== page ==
In this week’s Acton Commentary, I review a new book by economist Joseph E. Stiglitz, Freefall: America, Free Markets, and the Sinking of the World Economy. Text follows:
A rare growth industry following the 2008 financial crisis has been financial crisis commentaries. An apparently endless stream of books and articles from assorted pundits and scholars continues to explain what went wrong and how to fix our present problems.
In this context, it was almost inevitable that one Joseph E. Stiglitz would enter the fray of finger-pointing and policy-offerings. As a Nobel Prize economist, former World Bank chief economist, former Chairman of the President’s Council of Economic Advisors, and member of the Pontifical Academy of Social Sciences, it would be surprising if he had nothing to say.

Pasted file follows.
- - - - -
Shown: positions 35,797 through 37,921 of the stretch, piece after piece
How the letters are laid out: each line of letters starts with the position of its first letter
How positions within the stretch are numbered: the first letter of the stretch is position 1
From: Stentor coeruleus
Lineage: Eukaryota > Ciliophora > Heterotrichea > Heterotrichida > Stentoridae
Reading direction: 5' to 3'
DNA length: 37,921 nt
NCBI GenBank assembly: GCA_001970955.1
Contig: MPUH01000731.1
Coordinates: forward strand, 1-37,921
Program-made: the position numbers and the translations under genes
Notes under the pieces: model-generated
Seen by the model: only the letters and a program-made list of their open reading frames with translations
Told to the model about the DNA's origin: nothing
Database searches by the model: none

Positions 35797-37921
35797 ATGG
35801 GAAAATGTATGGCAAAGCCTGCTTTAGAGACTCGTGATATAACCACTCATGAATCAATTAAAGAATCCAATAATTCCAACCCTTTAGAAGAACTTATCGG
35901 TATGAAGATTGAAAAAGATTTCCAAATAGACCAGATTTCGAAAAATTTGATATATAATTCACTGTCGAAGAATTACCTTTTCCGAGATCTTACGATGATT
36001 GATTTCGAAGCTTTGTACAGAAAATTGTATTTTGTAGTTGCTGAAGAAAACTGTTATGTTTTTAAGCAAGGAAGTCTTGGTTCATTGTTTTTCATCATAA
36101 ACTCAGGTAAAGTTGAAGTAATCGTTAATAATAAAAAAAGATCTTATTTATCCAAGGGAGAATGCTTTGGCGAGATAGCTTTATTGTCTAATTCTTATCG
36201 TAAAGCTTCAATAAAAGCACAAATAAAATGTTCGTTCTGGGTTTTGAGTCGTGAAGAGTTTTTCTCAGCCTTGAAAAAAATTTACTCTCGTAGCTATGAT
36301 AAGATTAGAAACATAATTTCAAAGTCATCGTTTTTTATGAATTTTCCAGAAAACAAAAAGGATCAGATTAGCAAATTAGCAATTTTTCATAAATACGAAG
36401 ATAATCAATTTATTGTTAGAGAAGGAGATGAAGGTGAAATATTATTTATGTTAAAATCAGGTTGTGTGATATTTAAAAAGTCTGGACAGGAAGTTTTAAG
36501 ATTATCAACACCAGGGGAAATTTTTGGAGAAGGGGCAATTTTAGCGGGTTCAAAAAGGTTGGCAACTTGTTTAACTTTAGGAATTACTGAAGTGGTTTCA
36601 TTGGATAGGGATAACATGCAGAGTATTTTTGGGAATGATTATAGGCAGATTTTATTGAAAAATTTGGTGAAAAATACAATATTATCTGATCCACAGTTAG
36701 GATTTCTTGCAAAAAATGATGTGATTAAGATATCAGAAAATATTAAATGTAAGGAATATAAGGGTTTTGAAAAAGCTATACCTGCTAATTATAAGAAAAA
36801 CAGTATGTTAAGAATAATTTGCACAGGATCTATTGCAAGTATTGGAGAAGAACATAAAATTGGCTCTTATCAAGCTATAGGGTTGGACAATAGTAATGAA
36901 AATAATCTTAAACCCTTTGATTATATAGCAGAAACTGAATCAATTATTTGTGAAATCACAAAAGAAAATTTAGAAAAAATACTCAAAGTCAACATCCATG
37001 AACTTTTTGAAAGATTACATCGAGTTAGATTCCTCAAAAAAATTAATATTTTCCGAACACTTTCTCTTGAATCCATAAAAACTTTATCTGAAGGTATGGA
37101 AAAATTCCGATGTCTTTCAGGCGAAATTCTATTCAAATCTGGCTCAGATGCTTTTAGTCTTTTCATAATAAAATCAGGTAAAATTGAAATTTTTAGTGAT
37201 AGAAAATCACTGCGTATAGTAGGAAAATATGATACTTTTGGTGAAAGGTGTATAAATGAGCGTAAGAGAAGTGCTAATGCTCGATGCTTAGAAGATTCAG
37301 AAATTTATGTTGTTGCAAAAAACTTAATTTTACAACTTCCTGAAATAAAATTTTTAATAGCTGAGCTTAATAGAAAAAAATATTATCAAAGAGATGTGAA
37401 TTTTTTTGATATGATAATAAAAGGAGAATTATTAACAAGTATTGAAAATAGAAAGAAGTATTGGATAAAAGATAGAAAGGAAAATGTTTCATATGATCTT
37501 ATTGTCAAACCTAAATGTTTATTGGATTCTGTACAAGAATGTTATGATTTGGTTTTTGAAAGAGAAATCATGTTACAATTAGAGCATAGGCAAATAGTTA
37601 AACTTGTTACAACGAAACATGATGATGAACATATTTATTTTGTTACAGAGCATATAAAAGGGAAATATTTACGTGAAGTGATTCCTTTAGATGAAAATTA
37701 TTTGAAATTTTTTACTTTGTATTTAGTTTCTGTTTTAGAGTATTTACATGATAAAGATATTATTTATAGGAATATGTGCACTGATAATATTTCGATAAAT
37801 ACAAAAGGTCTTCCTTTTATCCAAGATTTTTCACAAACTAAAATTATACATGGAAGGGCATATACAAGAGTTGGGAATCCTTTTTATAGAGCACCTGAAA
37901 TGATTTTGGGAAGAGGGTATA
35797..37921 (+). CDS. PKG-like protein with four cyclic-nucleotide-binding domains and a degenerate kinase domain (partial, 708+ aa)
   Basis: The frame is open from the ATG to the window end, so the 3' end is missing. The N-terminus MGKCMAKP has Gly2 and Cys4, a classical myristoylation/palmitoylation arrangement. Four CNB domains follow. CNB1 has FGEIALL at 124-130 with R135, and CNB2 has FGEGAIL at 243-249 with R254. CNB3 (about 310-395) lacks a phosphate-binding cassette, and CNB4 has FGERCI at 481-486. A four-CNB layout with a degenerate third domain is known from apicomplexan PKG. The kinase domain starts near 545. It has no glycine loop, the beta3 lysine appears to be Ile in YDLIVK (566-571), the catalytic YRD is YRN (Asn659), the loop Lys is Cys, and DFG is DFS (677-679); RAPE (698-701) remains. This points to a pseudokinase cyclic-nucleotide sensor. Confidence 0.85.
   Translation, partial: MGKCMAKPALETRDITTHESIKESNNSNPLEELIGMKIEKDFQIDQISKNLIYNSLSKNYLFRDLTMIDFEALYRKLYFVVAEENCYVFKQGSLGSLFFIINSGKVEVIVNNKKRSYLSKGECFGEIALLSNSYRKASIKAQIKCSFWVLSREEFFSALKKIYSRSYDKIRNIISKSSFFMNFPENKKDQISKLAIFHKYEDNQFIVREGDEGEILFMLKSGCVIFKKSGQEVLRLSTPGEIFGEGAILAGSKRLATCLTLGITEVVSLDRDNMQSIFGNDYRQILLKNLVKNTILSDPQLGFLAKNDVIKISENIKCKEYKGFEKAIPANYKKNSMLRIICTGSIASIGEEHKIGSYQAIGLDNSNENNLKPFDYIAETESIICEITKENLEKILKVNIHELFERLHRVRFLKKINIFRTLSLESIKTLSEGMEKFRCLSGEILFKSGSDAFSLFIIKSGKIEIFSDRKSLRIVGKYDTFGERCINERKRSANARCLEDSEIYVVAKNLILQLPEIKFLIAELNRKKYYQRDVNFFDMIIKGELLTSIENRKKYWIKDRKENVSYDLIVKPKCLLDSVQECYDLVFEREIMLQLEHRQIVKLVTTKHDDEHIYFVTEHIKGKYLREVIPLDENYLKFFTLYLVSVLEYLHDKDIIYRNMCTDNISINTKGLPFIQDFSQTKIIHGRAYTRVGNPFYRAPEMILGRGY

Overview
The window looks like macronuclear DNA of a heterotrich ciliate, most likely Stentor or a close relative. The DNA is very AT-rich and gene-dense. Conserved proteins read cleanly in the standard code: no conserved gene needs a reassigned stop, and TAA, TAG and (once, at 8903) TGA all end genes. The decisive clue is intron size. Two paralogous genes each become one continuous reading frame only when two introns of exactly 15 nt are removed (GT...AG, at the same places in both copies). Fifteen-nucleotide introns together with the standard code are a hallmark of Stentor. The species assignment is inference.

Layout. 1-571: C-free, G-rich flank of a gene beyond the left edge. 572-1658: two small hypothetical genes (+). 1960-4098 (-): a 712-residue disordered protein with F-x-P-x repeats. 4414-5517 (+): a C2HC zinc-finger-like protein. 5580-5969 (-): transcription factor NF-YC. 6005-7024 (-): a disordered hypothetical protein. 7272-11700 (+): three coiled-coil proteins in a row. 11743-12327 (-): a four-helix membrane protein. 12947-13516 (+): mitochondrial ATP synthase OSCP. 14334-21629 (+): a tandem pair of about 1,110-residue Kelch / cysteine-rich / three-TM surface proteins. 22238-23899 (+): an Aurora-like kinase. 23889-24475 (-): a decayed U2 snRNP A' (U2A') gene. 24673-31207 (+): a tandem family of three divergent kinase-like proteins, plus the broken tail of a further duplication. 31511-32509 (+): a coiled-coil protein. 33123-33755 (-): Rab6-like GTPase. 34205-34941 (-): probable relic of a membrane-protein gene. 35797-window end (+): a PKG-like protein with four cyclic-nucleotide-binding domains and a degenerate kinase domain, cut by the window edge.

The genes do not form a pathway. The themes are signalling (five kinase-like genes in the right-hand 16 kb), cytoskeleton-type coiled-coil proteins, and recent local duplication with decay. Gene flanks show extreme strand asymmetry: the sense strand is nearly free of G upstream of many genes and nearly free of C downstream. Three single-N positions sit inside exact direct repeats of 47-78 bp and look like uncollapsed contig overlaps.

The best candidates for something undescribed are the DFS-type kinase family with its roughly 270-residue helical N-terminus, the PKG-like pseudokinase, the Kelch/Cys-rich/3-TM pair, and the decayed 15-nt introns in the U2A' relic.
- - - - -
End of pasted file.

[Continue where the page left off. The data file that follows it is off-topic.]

Moreover Stiglitz has assumed the role of social-democrat-public-intellectual-in-chief since his door-slamming departure from the World Bank in 1999. From this standpoint, Stiglitz opines about, well, pretty much everything. He also increasingly labels anyone disagreeing with him as a “market fundamentalist” or “conservative journalist.”
Yet despite his iconoclastic reputation, Stiglitz reveals himself in his latest offering, Freefall: America, Free Markets, and the Sinking of the World Economy, as a rather conventional Keynesian-inclined economist who, like most Keynesian-inclined economists, thinks everything went wrong in the early 1980s. Read more on Joseph E. Stiglitz: An Economist in Freefall…